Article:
Inclusion of almonds in a cholesterol-lowering diet improves plasma HDL subspecies and cholesterol efflux to serum in normal-weight individuals with elevated LDL cholesterol.

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Berryman, C.E, J.A. Fleming, P.M. Kris-Etherton, 2017. Inclusion of almonds in a cholesterol-lowering diet improves plasma HDL subspecies and cholesterol efflux to serum in normal-weight individuals with elevated LDL cholesterol. J. Nutr. 147(8). doi: 10.3945/jn.116.245126.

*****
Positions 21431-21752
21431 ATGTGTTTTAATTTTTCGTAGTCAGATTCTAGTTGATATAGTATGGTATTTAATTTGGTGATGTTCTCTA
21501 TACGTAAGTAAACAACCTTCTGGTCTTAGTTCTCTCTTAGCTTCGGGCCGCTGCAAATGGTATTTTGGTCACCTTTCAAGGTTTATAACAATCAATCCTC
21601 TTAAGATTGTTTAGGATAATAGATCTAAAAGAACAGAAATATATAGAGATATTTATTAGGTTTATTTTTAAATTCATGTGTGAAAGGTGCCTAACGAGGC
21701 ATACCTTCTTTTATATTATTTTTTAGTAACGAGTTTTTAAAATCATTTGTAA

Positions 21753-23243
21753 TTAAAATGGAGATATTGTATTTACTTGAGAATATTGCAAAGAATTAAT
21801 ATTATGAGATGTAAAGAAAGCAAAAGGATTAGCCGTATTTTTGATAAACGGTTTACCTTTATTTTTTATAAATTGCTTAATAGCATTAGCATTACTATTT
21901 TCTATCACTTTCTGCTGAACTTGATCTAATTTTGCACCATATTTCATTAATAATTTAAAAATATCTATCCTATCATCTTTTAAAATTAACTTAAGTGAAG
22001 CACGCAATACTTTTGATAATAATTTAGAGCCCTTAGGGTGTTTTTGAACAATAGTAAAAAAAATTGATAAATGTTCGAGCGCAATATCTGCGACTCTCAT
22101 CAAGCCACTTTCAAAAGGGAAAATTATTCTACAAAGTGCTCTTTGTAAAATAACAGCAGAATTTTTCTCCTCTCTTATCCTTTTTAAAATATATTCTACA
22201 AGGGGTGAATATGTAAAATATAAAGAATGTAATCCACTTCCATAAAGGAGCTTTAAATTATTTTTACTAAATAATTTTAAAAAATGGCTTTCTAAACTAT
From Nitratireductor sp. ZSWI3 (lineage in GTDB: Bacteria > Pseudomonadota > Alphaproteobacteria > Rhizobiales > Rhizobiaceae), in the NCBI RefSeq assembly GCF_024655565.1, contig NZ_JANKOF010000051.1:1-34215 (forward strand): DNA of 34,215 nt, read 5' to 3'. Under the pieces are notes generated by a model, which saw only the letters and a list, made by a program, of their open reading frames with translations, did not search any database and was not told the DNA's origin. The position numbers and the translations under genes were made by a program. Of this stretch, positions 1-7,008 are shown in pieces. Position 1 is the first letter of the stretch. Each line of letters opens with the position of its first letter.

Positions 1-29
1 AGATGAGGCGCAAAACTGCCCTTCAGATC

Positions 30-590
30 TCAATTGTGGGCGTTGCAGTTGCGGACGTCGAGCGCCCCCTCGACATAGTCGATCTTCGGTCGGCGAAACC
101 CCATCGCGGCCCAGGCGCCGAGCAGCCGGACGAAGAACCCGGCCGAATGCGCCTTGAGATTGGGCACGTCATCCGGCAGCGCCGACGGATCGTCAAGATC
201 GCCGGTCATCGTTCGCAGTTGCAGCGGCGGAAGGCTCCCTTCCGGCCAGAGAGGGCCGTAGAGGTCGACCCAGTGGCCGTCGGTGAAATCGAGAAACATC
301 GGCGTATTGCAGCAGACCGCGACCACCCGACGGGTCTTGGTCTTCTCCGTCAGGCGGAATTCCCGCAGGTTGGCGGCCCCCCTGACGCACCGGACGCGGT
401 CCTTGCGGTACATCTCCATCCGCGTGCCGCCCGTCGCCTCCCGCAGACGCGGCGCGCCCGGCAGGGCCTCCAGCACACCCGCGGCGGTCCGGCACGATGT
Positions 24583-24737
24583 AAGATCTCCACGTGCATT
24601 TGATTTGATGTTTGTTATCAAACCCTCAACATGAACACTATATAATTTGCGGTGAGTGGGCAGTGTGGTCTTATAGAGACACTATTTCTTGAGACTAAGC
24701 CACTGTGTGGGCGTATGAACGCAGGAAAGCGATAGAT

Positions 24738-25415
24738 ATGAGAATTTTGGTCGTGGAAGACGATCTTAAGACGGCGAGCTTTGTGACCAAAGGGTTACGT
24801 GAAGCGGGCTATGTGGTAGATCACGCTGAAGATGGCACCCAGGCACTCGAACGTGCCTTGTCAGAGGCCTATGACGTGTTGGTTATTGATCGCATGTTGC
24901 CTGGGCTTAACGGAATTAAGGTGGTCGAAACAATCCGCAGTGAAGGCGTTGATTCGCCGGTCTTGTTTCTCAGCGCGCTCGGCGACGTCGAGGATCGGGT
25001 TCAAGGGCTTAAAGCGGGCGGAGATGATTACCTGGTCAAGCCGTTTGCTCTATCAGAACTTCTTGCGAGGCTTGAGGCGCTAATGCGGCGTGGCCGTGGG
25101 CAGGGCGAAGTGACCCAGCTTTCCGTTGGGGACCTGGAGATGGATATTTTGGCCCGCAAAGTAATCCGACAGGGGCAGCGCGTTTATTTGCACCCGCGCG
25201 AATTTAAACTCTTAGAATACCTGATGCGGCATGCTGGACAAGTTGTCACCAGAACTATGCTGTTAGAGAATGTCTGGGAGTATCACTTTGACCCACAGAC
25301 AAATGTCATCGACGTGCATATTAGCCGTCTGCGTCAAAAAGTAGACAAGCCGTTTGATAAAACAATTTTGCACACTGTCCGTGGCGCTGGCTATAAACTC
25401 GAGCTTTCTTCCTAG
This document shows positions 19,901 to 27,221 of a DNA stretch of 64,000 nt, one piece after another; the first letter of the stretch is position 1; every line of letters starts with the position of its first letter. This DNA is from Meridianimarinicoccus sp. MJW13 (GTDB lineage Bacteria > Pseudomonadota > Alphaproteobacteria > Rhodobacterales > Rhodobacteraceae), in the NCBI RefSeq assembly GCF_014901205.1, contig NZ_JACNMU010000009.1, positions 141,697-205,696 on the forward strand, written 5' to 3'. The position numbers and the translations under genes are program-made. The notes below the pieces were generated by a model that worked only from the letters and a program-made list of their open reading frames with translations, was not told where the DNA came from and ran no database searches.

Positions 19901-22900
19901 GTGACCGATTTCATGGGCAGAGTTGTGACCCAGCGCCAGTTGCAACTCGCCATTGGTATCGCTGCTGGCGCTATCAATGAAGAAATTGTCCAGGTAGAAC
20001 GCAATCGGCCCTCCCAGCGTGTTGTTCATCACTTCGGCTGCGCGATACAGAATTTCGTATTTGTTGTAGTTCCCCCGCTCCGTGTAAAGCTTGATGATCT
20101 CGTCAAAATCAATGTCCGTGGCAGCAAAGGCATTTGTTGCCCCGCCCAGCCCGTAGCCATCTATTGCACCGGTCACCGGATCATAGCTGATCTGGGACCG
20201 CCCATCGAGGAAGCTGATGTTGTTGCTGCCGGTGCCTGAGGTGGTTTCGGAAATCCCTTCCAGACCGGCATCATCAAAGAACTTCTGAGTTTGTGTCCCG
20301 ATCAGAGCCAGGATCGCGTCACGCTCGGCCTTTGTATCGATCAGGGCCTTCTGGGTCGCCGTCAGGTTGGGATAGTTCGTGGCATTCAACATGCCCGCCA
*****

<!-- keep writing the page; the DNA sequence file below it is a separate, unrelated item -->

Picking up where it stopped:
Background: Almonds may increase circulating HDL cholesterol when substituted for a high-carbohydrate snack in an isocaloric diet, yet little is known about the effects on HDL biology and function. Objective: The objective was to determine whether incorporating 43 g almonds/d in a cholesterol-lowering diet would improve HDL subspecies and function, which were secondary study outcomes. Methods: In a randomized, 2-period, crossover, controlled-feeding study, a diet with 43 g almonds/d (percentage of total energy: 51% carbohydrate, 16% protein, and 32% total and 8% saturated fat) was compared with a similar diet with an isocaloric muffin substitution (58% carbohydrate, 15% protein, and 26% total and 8% saturated fat) in men and women with elevated LDL cholesterol. Plasma HDL subspecies and cholesterol efflux from J774 macrophages to human serum were measured at baseline and after each diet period. Diet effects were examined in all participants (n = 48) and in normal weight (body mass index: <25; n = 14) and overweight or obese (≥25; n = 34) participants by using linear mixed models. Results: The almond diet, compared with the control diet, increased α-1 HDL [mean ± SEM: 26.7 ± 1.5 compared with 24.3 ± 1.3 mg apolipoprotein A-I (apoA-I)/dL; P = 0.001]. In normal-weight participants, the almond diet, relative to the control diet, increased a-1 HDL (33.7 6 3.2 compared with 28.4 ± 2.6 mg apoA-I/dL), the α-1 to pre–β-1 ratio [geometric mean (95%CI): 4.3 (3.3, 5.7) compared with 3.1 (2.4,4.0)], and non–ATP-binding cassette transporter A1 cholesterol efflux (8.3% ± 0.4% compared with 7.8% ± 0.3%) and decreased pre–β-2 (3.8 ± 0.4 compared with 4.6 ± 0.4 mg apoA-I/dL) and α-3 (23.5 ± 0.9 compared with 26.9 ± 1.1 mg apoA-I/dL) HDL (P < 0.05). No diet effects were observed in the overweight or obese group. Conclusions: Substituting almonds for a carbohydrate-rich snack within a lower-saturated-fat diet may be a simple strategy to maintain a favorable circulating HDL subpopulation distribution and improve cholesterol efflux in normal-weight individuals with elevated LDL cholesterol.